Rescue crews worked Thursday to reach towns and villages in northern Italy that were cut off from highways, electricity and cell phone service following heavy rains and flooding, as farmers warned of “incalculable” losses and authorities began mapping out cleanup and reconstruction plans.
The death toll from rains that pushed two dozen rivers and tributaries over their banks stood at nine, with some people still unaccounted for, said Stefano Bonaccini, president of the hardest hit northern region of Emilia-Romagna.
Local mayors warned that some remote villages were still completely isolated because landslides had made roads impassable and phone service remained severed. That has prevented rescue teams from reaching residents and authorities from understanding the full scope of their needs, said Mercato Seraceno Mayor Monica Rossi.
More than 10,000 people fled their homes, some plucked from rooftops or balconies by rescue helicopters and others ferried out on dinghies. One family with a 20-day-old baby was rescued Thursday morning, said Cesena Mayor Enzo Lattuca. Another packed their belongings into an inflatable pool that they floated down the thigh-high river of mud that was previously a street.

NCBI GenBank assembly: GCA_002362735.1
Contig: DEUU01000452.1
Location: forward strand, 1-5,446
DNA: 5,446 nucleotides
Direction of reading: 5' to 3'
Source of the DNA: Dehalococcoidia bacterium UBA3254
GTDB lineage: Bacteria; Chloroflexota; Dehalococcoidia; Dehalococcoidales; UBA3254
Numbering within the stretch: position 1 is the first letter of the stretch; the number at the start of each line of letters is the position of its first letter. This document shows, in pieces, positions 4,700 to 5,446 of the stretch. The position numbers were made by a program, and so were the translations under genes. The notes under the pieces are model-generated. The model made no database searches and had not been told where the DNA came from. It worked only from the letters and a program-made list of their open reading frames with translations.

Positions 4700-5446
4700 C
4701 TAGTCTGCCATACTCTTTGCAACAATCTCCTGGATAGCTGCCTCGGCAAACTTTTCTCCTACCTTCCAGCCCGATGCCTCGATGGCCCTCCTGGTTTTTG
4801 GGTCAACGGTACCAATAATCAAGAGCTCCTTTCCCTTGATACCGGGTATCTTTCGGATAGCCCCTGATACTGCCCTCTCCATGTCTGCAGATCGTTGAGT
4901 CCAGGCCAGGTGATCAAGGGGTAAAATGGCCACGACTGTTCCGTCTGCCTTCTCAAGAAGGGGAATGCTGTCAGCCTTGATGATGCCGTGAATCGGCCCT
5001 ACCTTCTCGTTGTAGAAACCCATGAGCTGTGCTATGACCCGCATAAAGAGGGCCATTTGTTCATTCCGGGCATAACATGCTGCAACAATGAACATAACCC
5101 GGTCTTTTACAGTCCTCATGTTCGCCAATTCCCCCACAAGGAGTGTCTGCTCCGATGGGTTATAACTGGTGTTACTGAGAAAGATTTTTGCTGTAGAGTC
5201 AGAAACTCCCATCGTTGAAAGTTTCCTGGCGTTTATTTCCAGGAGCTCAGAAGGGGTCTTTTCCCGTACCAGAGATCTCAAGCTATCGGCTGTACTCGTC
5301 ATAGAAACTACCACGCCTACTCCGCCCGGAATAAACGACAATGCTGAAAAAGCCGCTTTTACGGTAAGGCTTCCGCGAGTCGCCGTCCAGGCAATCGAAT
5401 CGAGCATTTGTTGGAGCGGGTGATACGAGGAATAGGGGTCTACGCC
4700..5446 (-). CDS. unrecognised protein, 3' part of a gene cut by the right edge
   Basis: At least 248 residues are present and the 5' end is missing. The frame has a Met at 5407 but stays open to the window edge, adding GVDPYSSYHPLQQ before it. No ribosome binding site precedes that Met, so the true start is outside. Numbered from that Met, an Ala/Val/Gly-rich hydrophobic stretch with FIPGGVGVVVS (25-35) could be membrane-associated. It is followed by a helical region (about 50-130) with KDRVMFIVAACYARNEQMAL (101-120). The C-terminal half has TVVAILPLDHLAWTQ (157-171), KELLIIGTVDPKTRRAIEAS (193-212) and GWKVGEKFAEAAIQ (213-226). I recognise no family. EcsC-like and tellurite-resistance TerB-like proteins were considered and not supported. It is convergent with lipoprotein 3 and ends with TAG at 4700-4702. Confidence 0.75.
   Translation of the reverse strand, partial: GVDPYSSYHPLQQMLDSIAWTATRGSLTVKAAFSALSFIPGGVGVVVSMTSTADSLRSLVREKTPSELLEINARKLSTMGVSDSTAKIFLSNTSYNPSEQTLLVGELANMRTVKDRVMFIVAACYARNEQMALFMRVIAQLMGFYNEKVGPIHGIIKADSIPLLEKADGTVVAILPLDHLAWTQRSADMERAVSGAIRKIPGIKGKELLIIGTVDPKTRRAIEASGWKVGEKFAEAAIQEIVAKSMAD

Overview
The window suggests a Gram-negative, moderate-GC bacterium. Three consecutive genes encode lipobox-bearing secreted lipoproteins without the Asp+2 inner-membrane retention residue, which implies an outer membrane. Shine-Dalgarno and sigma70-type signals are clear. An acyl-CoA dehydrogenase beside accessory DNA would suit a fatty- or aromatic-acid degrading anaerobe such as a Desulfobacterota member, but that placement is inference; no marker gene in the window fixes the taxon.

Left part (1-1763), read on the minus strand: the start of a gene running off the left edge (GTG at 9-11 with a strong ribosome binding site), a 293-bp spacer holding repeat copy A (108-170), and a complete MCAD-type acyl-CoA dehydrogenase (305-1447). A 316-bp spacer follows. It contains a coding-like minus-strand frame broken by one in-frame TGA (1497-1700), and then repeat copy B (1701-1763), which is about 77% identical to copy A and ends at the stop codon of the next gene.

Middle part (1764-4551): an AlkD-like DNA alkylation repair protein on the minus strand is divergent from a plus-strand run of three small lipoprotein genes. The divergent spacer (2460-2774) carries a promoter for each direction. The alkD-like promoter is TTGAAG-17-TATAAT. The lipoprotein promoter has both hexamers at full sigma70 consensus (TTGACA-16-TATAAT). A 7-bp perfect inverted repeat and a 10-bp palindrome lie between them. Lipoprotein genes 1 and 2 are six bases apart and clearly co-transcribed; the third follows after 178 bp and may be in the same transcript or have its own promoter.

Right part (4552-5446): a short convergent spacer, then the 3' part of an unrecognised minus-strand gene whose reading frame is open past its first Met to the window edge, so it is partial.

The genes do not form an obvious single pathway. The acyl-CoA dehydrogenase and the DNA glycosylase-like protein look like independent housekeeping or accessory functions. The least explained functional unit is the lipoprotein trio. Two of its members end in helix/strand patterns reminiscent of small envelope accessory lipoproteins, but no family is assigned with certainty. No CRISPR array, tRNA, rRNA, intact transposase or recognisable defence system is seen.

People are rescued in Faenza, Italy, on May 18, 2023. Exceptional rains in a drought-struck region of northern Italy have killed at least nine people. Rescue teams began working to reach isolated towns cut off from the flooding. (AP Photo/Luca Bruno)
The drought-parched region had already estimated some 1 billion euros in losses from heavy rains earlier this month, but Bonaccini said the losses now reached multiple billions given the widespread damage to farmland, storefronts and infrastructure.
Italian farm lobby Coldiretti said more than 5,000 farms with greenhouses, nurseries and stables had been flooded, covering thousands of acres of vineyards, fruit groves, vegetables farms and grain fields. It said damage estimates were “incalculable,” because not only current harvests but future ones could be affected, given the permanent damage to roots from the “suffocating” mud of the runoff.
The Superior Institute for Environmental Protection and Research has identified Emilia-Romagna as one of the most at-risk Italian regions for flooding, where both territory and populations face higher risks of “hazard scenarios” than the rest of the country.
The hardest-hit eastern part of the region, sandwiched between the Apennine mountain chain and the Adriatic Sea, was first hit by intense rain earlier in May. The second downpour tested the ability of drought-parched soil to absorb water, the institute said, adding that high sea elevations and bora winds against the coast may have contributed to the flooding of rivers and tributaries.